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URGENT - behaviour management of upper KS2

Discussion in 'Supply teaching' started by rugby_gal06, Feb 7, 2011.

  1. I am going into upper KS2 tomorrow on supply and need an armful of ideas to help with behaviour management. My experience is with KS1, so many of the strategies that I normally use just don't work with older children - as I found out last week.
    Which strategies do you use to get the children to be quiet for example?
    Any tips/advice you can offer would be much appreciated.
    Thank you.
     
  2. I am going into upper KS2 tomorrow on supply and need an armful of ideas to help with behaviour management. My experience is with KS1, so many of the strategies that I normally use just don't work with older children - as I found out last week.
    Which strategies do you use to get the children to be quiet for example?
    Any tips/advice you can offer would be much appreciated.
    Thank you.
     
  3. flickaz

    flickaz New commenter

    1) Children are like dogs...they can sense when you're scared. Whatever you do, try your hardest to maintain a calm exterior.
    2) Upper KS2 are still open to bribery. Losing breaktime, winning raffle tickets for a small prize etc
    3) Start the day harsher than you normal would. Start your expectations early. They line up in silence etc. It's always easier to get nicer throughout the day but if you lose them first thing then you've got no chance.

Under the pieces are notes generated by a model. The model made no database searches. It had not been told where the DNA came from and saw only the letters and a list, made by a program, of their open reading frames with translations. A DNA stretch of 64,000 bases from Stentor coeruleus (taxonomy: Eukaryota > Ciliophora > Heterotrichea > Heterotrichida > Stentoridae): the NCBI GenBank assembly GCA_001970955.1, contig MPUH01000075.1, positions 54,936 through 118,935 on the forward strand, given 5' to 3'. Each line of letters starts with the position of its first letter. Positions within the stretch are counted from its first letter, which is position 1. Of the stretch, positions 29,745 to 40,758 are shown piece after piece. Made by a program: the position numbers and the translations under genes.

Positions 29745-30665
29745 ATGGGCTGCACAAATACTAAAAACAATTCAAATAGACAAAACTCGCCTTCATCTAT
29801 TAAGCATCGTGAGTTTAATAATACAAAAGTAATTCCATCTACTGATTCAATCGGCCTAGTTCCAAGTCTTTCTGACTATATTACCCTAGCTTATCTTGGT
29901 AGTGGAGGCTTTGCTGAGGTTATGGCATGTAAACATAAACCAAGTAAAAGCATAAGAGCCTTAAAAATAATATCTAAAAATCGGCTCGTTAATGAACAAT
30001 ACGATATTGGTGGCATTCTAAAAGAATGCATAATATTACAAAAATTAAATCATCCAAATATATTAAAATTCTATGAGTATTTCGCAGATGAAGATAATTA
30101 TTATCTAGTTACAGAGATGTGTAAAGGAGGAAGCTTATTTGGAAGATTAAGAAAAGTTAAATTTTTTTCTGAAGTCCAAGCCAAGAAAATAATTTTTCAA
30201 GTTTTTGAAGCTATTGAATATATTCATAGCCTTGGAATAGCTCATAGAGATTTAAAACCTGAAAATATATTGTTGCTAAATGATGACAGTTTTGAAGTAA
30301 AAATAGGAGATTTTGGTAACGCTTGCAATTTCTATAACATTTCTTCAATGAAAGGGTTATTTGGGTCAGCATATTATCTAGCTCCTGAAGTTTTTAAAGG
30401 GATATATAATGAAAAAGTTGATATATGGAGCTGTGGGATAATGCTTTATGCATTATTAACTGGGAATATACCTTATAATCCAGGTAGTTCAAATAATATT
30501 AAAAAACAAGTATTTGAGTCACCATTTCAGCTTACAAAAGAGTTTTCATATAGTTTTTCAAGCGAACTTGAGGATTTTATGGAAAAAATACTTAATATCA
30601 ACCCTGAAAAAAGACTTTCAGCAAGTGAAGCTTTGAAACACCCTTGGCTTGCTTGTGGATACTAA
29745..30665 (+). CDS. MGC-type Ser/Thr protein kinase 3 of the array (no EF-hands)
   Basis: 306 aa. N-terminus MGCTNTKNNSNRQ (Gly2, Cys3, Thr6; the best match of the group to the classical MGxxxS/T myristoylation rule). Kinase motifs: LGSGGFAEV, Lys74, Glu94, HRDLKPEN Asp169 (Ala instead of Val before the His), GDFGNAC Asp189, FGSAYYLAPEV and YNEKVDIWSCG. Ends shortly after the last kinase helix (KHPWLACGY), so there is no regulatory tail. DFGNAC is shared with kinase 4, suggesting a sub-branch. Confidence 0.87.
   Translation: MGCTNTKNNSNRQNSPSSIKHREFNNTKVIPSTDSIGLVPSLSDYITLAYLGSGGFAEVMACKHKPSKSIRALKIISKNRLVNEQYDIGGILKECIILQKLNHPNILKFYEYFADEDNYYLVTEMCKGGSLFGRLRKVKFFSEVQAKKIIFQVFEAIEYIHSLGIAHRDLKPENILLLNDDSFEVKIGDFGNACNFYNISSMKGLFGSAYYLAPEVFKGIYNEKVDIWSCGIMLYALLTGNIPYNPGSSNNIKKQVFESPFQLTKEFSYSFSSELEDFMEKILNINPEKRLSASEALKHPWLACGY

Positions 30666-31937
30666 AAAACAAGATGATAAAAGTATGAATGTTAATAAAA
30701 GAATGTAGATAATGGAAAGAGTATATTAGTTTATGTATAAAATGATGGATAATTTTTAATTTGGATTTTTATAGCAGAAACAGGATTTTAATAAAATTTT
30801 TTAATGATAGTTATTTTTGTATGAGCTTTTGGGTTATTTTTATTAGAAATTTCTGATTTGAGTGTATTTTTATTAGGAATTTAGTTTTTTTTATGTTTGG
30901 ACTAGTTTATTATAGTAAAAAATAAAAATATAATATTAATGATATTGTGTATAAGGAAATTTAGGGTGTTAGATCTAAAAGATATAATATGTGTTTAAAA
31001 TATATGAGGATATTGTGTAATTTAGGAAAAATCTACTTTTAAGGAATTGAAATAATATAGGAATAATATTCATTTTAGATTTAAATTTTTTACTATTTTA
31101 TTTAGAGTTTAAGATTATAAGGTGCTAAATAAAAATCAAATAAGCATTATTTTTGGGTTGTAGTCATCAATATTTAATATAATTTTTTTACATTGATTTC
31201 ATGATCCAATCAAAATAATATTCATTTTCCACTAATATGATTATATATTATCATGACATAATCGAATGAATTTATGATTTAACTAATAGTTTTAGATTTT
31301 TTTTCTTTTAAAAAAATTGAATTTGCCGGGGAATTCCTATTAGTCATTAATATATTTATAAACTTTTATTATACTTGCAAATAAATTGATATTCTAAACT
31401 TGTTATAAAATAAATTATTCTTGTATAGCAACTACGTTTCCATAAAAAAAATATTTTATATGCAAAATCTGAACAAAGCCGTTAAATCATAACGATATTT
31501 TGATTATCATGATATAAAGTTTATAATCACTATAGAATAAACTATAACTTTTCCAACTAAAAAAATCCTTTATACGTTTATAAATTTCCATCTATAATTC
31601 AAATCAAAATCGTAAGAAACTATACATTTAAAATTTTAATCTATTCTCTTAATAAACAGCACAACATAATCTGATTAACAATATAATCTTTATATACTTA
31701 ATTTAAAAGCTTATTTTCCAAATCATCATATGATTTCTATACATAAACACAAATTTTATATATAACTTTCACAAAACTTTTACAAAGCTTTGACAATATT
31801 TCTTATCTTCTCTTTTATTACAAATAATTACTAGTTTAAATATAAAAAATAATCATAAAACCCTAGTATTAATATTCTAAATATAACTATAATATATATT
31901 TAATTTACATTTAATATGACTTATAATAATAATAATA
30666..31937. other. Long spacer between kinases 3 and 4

4. bigpig

    bigpig New commenter

    Upper KS2 are quite good with peer pressure. Threatening them with them ALL staying in at play, making them all sit in silence. They'll soon start telling each other to be quiet. Well that's what I've found.
     
  5. To get them to stop and listen I tend to say loudly 1,2,3, stop, look, listen. The children have to stop, look, listen and hold up 3 fingers (explain this and have a practice first thing after register). Praise those children who are doing the right thing.
    If there's a TA in the class it's also worth asking how their teacher normally stops them - if children are used to a system they respond quickly to it.
    I use raffle tickets as rewards - it's amazing how quickly a table will tidy up if you say that the best table will all get a raffle ticket. The children write their names on the back of a raffle ticket (given for good behaviour, good effort, good work), and put it in a container. At the end of the day I pull 2 or 3 raffle tickets out of the box and those children get to choose a small prize (pound shop bargains).
    Use lots of praise for children doing the right thing, but don't take any messing. Ensure you know the school rewards and sanctions - sometimes just giving a warning and stating what the sanctions are encourages children to do the right thing.
    If the whole class is very noisy and won't respond to requests for quiet - I would explain that the whole class will have to practice sitting quietly at break time if they can't do this during class time. Usually works a treat!
    Good luck - it is different in KS2 but can be a lot of fun!



     
  6. Anonymous

    Anonymous New commenter

    I do not agree with whole class punishments - as a parent, I would be furious if my son missed his playtime because some of the class were misbehaving.
    High expectations, house points (they will still do anything for house points), targeted praise, ensuring they know what they are doing, understanding and sticking to the school's behaviour policy, keeping track of good and bad behaviour and ensuring their teacher will know about it.
    At the end of the day, they are still children (honest) and you are the adult. You have the power and the authority and they need to know that - take no prisoners and show no fear.

     

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